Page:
link to AFSC home page
Mobile users can use the Site Map to access the principal pages

link to AFSC home page link to NMFS home page link to NOAA home page

Fisheries Behavioral Ecology - Abstracts

Sogard, S.M. and B.L. Olla. 1998. Contrasting behavioral responses to cold temperatures by two marine fish species during their pelagic juvenile interval. Environmental Biology of Fishes 53:405-412.

Abstract

Motor activity of juvenile walleye pollock, Theragra chalcogramma, and sablefish, Anoplopoma fimbria, was monitored in the laboratory during high and low light levels under a changing temperature regime over a 5 d period. Water temperatures were ambient (12 °C) for the first 24 h of observation, rapidly lowered to 3 °C for the next 48 h, then raised back to 12 °C for the final 48 h. We hypothesized that the fishes' behavior would either follow a simple bioenergetic response of lowered activity associated with reduced metabolic rates at the colder temperature, or an avoidance response, with increased activity at decreased temperatures. Results for walleye pollock were consistent with a bioenergetic response, with activity decreasing in the presence of cold water under both high and low light levels, then returning to initial levels when temperatures increased. The response of sablefish, in contrast, indicated avoidance of cold temperatures, depending on light level. During high light, when sablefish were typically highly active, cold water induced a slight but insignificant decrease in activity. At low light, however, the presence of cold water caused a marked increase in sablefish movement through the experimental tanks, with a seven fold increase in the measured index of activity. When water temperatures were raised back to 12 °C, sablefish activity at low light returned to its normal, minimal level. The sharp increase in activity of sablefish in cold water, followed by a decrease in activity when the temperature was raised to pre-test levels, is suggestive of an avoidance response. The contrasting responses of the two species to thermal changes are consistent with their separate life history patterns and natural distributions.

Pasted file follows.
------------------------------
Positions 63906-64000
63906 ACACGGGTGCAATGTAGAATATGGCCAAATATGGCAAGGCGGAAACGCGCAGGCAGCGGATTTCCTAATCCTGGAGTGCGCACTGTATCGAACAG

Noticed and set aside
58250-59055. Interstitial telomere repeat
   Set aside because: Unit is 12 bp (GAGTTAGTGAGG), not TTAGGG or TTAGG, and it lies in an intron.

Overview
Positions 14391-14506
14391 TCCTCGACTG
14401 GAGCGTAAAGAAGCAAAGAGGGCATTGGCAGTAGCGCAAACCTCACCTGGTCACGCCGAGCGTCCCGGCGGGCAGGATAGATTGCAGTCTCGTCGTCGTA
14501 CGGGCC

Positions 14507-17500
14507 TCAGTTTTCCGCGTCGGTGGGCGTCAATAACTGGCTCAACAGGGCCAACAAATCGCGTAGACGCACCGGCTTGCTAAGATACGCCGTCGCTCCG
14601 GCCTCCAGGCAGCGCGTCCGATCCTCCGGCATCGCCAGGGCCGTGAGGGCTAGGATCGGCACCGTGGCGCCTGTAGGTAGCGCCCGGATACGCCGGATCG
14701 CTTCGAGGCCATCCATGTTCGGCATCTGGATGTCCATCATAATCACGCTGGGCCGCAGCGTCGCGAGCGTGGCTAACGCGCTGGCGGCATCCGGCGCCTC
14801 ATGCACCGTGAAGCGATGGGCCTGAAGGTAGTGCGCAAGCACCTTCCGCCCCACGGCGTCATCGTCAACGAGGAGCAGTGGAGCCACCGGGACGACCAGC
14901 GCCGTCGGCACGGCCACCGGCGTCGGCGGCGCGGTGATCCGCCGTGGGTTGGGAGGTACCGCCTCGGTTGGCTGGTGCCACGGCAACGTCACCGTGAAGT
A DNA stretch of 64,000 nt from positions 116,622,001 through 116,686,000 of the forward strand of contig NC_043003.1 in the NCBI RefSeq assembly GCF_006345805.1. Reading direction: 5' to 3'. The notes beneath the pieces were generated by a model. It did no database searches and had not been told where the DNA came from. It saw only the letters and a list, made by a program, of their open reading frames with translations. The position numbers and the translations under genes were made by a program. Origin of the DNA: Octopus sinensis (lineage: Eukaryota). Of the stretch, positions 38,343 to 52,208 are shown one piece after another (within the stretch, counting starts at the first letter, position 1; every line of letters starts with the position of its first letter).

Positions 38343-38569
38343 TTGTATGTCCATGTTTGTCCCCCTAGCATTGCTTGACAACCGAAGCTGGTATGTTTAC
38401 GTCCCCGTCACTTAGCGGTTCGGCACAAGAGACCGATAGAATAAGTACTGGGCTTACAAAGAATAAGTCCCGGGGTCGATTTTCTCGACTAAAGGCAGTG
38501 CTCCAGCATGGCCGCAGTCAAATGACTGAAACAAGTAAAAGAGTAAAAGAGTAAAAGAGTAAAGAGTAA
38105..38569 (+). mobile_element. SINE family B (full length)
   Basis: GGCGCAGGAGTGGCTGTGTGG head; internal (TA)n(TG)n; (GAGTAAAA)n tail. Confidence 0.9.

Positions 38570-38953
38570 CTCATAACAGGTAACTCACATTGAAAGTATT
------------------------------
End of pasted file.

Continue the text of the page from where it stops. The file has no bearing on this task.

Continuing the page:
Last updated 31 March, 2009


            | Home | Site Map | Contact Us | FOIA | Privacy | Disclaimer | USA.gov | Accessibility | Print |           doc logo